What is Disability Matters?
Disability Matters is a free online educational resource. It consists of individual sessions, concentrating on specific issues such as independence, advocacy and hidden disabilities, and these can be completed independently or as part of a package constructed for a specific audience. As part of my 'modified elective' during lockdown, I completed many Disability Matters sessions, including those relevant for the paediatric workforce and I subsequently created a package specifically relevant for medical students.
Achieving the benefits of patient contact without direct patient contact
Medical students learn greatly from meeting with patients and hearing their personal experiences. Whilst Disability Matters online platform does not facilitate direct interaction with patients, it does allow its learners to achieve the same benefits through its co-authored component. Each learning session has input from disabled young people and their families through video interviews, audio or typed quotes and this enables the benefits of learning directly from a patient to be accessible through pre-recorded content.
Furthermore, I found that I could actually access a greater number and variety of disabled patients’ and their families’ views through this material than I could have achieved on clinical placements. By condensing multiple interviews into one location, a dozen voices can be heard succinctly addressing a particular topic in a 20-minute session. This allowed me to hear from a multitude of viewpoints and gain knowledge regarding a wide range of conditions that I had not encountered before.
Simultaneously, this pre-recorded method has benefits for the participants. Disabled young people and their families often already spend a lot of time at hospital and may not want to spend more by sharing their personal and sometimes upsetting accounts to help medical students learn. Through Disability Matters an interview can be recorded at a convenient time and then can be viewed by an unlimited number of students.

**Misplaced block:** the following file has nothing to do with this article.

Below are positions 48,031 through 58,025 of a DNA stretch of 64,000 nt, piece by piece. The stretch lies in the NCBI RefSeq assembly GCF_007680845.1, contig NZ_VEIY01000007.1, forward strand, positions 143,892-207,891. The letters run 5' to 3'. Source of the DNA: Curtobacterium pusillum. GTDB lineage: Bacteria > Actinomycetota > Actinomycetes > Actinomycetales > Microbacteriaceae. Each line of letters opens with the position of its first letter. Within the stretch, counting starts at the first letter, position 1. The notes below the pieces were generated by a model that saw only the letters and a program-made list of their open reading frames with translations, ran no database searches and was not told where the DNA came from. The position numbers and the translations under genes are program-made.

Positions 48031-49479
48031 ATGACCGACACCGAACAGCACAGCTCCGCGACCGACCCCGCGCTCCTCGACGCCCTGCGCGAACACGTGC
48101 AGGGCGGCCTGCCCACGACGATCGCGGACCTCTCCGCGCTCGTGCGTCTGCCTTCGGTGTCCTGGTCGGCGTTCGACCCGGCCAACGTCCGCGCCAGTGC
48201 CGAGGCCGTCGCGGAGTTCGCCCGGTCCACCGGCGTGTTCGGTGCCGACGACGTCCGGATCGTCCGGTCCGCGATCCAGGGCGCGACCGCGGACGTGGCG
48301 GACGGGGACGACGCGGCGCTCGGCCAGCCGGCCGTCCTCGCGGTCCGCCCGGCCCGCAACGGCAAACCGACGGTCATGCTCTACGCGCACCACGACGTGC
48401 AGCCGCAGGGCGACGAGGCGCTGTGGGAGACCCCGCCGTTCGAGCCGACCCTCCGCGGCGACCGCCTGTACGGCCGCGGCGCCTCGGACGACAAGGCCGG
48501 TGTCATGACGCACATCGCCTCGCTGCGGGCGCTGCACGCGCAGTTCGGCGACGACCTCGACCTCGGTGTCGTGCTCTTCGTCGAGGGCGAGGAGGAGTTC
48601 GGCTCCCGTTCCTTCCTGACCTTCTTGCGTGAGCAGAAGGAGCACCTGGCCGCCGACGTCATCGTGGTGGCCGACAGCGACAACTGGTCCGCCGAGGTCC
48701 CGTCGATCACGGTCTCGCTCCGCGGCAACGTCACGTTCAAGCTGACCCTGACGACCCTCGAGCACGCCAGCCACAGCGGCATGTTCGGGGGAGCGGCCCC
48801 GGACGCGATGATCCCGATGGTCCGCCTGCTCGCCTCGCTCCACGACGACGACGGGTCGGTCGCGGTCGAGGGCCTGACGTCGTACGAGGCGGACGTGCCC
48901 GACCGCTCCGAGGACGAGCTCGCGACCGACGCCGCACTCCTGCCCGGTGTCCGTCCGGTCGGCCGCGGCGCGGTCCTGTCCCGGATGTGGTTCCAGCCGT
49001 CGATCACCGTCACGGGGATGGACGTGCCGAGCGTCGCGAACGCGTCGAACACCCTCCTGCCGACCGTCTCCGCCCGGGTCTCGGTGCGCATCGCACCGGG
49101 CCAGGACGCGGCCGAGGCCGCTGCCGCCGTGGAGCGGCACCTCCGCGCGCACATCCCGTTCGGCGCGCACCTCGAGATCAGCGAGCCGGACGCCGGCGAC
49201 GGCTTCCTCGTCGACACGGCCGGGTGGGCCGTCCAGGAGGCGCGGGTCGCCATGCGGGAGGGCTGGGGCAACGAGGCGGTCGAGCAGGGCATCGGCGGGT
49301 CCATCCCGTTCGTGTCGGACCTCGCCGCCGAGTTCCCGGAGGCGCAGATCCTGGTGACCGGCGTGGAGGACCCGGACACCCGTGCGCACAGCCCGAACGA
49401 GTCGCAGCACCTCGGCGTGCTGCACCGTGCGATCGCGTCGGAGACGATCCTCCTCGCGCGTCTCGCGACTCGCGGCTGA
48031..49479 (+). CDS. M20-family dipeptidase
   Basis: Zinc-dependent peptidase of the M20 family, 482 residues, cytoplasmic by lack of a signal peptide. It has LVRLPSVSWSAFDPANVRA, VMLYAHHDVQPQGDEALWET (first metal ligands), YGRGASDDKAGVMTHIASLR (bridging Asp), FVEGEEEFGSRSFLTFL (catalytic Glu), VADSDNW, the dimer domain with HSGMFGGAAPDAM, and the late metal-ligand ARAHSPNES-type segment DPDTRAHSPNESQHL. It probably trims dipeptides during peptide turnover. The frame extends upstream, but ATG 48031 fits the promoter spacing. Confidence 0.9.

Taking the social approach to disability
Disability Matters embodies the social approach to disability and encourages the learner to view the disabled young person in their broader context as opposed to concentrating solely on their medical issues. For example, the Continence Matters session provided insight into the impracticality of many ‘disabled’ public toilets. By suggesting that their unsuitability for changing a child with complex needs disables the child and their caregiver from using them, it recommends making modifications to society and current practice to better accommodate disabled children. I recognised that these non-medical areas of the disabled young person’s life, are insufficiently covered, yet important to learn about as a medical student and I envision that adopting this social perspective of disability will assist me as I progress to make better decisions for my patients.
User-friendly, engaging and flexible
Disability Matters is well designed and easily navigable. Students can complete as many sessions as they please, and each session can be paused and restarted. There are many interactive features such as drag-and-drop, options, clicking on photos for information to appear and imbedded videos and audios to play. This combination of learning by reading, listening and doing, accommodates all types of learners and shifting between the three modalities keeps the content stimulating. Moreover, opportunities for reflection are interwoven throughout and prompt the learner to actively analyze their own attitudes and behaviours and then consider new ways to improve health, educational and social outcomes for disabled people through change to their own current practice. Finally, at the end of each session or package a certificate is awarded, which provides a useful addition for students growing portfolios.
Medicine amid COVID-19 consists of markedly reduced patient contact. Recognising and utilising online resources such as Disability Matters is thus particularly pertinent but even as clinical contact resumes, traditional medical school teaching would benefit from incorporating Disability Matters into their curriculum. It does not aim to replace direct patient contact, yet it would equip students with an enriched awareness of disability and the confidence to then implement this in practice.